here is a transfer function tf, the ω has been subsituded with a specific solve. I want to calculate its phase margin and simplify it.

tf=-((I Sqrt[2])/(Sqrt[-k^2 + k Sqrt[4 + k^2]] (1 + (I Sqrt[-k^2 + k Sqrt[4 + k^2]])/(Sqrt[2] k))))
phaseMargin = Arg[tf] + \[Pi] // FullSimplify

the MMA didn't give out a satisfying result, well my friend who is good at math simplify it in hand, give out a pretty result of

ArcCos[Sqrt[1 + k^2/4] - k/2]

I believe MMA is capable of handling this, could anyone help me?

I still have a litte wish. I'm for engineering (IC Design) insted of theoretical reserach, hoping to use MMA to make up for my mathematical shortcomings. Is there any common methodology to process these sort of expression (symbolic expression in s/z domain, solve equation, integrate the spectrum...)? I would be very grateful if anyone could help me!

Ps. the initial transfer function is tfInitial = 1/s*(1/(s/k + 1)) /. s -> I*ω, solve Abs[tfInitial ]==1, then ToRadicals, substidute the ω with the solve, then get the tf in my post above.


The tf above is revised now. Here is the complete code:

when I try to solve this equation, I got Root[-k^2 + k^2 #1^2 + #1^4 &, 2]

tf = 1/s*(1/(s/k + 1)) /. s -> I*\[Omega];
eq = Abs[tf] == 1;
sol = Assuming[{k < 0 && \[Omega] > 0}, SolveValues[eq, \[Omega]]]

Actually, the answer should be the 3rd Root

sol = ToRadicals[Root[sol[[1, 1]], 3]]
tf = tf /. \[Omega] -> sol;
phaseMargin=[Arg[tf] + \[Pi]]

Why I got the 2nd Root? is my Assuming wrong?

  • $\begingroup$ I am guessing some domain information about k is likely needed. With no information about k the result is complicated, with FullSimplify[Arg[tf] + \[Pi],k>0] the result is simply Pi What do you know, or are assuming, about the domain of k? $\endgroup$
    – Bill
    Apr 6, 2023 at 4:57
  • $\begingroup$ k represents the second pole of this system, k‘s value is supposed to be located in the right complex plane. Or simplify, a real k>0 is fine. I noticed that when k>0, result in Pi. I don't know why, while I dont think this is right. $\endgroup$
    – Ring
    Apr 6, 2023 at 5:09
  • $\begingroup$ when a real k>0the result is Pi... it's right. How about when k is complex number? $\endgroup$
    – Ring
    Apr 6, 2023 at 5:20
  • $\begingroup$ To address your general question: Yes, Mma is (in principle) capable of doing all that. However, one has to learn its parts indicated as "Algebraic manipulations" "Calculus" and maybe something else. There is no easy way of doing all you wish without investing time. But there is good news: investing pays off. $\endgroup$ Apr 6, 2023 at 10:43

2 Answers 2


For positive real k, the complex expressions contains no non-real term, but is located in the branch cut of the square root

tf = (I*Sqrt[2])/  (Sqrt[-k^2 - Sqrt[k^2 + 4]*k]*(1 - (I*Sqrt[-k^2 - Sqrt[k^2 + 4]*k])/ (Sqrt[2]*k)))//FullSimplify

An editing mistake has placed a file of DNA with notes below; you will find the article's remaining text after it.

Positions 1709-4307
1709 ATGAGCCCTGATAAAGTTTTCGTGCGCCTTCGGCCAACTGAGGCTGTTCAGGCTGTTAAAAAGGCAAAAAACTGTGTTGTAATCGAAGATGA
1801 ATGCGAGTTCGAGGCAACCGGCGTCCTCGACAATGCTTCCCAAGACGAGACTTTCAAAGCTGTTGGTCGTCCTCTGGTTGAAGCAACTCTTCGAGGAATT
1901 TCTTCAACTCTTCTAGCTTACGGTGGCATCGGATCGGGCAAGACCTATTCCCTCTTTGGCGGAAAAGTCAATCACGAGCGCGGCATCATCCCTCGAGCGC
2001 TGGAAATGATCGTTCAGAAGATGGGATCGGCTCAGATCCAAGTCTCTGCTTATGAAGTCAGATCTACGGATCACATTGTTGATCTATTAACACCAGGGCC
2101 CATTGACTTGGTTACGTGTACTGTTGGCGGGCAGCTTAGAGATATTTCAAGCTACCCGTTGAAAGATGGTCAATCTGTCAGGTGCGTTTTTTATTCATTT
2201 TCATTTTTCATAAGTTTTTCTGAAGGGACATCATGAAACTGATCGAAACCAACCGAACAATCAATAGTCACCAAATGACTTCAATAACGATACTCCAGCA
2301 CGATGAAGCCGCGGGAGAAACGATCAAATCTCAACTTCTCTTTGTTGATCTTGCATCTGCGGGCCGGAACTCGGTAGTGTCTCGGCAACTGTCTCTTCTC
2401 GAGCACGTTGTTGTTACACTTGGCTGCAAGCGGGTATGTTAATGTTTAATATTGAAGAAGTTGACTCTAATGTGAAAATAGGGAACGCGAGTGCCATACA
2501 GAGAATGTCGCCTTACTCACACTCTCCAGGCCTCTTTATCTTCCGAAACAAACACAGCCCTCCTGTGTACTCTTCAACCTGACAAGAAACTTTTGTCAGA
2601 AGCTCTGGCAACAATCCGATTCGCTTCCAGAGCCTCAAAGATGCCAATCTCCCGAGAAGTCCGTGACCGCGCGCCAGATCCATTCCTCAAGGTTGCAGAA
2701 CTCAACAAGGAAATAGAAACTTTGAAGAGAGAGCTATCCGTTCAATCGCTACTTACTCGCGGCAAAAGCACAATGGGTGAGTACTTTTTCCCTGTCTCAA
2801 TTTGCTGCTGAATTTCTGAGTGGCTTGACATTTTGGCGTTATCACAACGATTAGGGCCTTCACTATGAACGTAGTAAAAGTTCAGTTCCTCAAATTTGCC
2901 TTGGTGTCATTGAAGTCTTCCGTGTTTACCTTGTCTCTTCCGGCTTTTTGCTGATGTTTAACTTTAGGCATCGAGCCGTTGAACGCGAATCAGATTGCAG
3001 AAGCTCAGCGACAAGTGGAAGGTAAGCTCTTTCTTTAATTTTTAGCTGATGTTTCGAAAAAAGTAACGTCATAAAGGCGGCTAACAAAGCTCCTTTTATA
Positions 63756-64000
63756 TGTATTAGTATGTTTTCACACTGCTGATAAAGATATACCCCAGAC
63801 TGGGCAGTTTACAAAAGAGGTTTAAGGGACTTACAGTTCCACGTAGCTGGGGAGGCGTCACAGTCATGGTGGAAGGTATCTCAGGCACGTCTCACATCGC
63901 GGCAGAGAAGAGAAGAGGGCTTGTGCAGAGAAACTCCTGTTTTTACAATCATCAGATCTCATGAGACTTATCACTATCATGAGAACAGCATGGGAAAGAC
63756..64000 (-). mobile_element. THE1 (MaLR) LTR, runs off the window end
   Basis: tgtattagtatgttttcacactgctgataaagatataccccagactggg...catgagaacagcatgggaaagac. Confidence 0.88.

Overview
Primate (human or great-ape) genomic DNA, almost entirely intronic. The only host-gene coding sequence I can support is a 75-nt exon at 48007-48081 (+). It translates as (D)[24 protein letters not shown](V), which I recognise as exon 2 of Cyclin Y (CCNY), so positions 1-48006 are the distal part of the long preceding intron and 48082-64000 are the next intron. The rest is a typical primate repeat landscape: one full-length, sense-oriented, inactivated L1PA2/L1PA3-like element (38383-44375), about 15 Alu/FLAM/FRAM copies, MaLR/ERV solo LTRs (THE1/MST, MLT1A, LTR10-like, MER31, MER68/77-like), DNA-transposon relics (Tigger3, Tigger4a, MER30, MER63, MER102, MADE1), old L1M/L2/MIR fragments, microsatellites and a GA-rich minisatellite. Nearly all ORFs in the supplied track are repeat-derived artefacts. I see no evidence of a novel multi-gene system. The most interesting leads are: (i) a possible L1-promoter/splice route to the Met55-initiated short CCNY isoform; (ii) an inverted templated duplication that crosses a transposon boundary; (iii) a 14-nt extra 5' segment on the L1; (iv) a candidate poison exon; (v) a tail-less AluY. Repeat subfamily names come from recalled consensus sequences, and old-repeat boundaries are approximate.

phaseMargin = FullSimplify[Arg[tf] + Pi]/.
{ Sqrt[(-1)*a_ b___]:> {I Sqrt[a b],-I Sqrt[a b]}}

Out=1/2 (k + Sqrt[4 + k^2] + I Sqrt[2] Sqrt[-k (k + Sqrt[4 + k^2])])

  {\[Pi] +  Arg[k + Sqrt[4 + k^2] - Sqrt[2] Sqrt[k (k + Sqrt[4 + k^2])]],
   \[Pi] +  Arg[k + Sqrt[4 + k^2] + Sqrt[2] Sqrt[k (k + Sqrt[4 + k^2])]]}

So the Arg is undefined. As always in these Fourier inversion problems, k has to be shifted away from the cut with small imaginary part in order to get well defined integrals with sensible limit on the cut for real k.

  • $\begingroup$ Thank you for you reply! You are right, in that situation k couldn't be a real number. Now I revised my post. I converted the solve ToRadicals without considering the order, which caused the problem. Now I post the complete code. $\endgroup$
    – Ring
    Apr 6, 2023 at 8:08

Here is what I tried, I got a simplified result of ArcTan[]

(*solve the ω when Abs[tf]==1*)
tf = 1/s*(1/(s/k + 1)) /. s -> I*ω;
eq = Abs[tf] == 1;
sol = Assuming[{k < 0, ω > 0}, SolveValues[eq, ω]];
(*the order of Root and ToRadicals is not match (BUG?)*)
solRoot3 = ToRadicals[Root[sol[[1, 1]], 3]];
(*calculate the Phase when Abs[tf]=1*)
tfs = tf /. ω -> solRoot3;
reim = ComplexExpand[ReIm[tfs]] // Simplify;
(*phaseMargin = phase@(mag=1)+π*)
pm = Assuming[{k > 0}, FullSimplify[ArcTan[reim[[2]]/reim[[1]]] + π]]

Result is

π + ArcTan[Sqrt[k] (1 + 1/2 k (k + Sqrt[4 + k^2]))^(1/4)]

But this is not perfect result, the perfect Result is

pmPrettyResult = ArcCos[Sqrt[1 + k^2/4] - k/2];

I tried to verify if these 2 phaseMargins are equal

N[pm - pmPrettyResult /. k -> {0.1, 0.2, 1 , 2}, 12]

Result, 2π diffrence is resonable, they are not that accurate because of irrational calculation?

{3.14159, 3.14159, 3.14159265359, 3.14159265359}

I still have no clue to get this pretty result, sad


Your Answer

By clicking “Post Your Answer”, you agree to our terms of service and acknowledge you have read our privacy policy.

Not the answer you're looking for? Browse other questions tagged or ask your own question.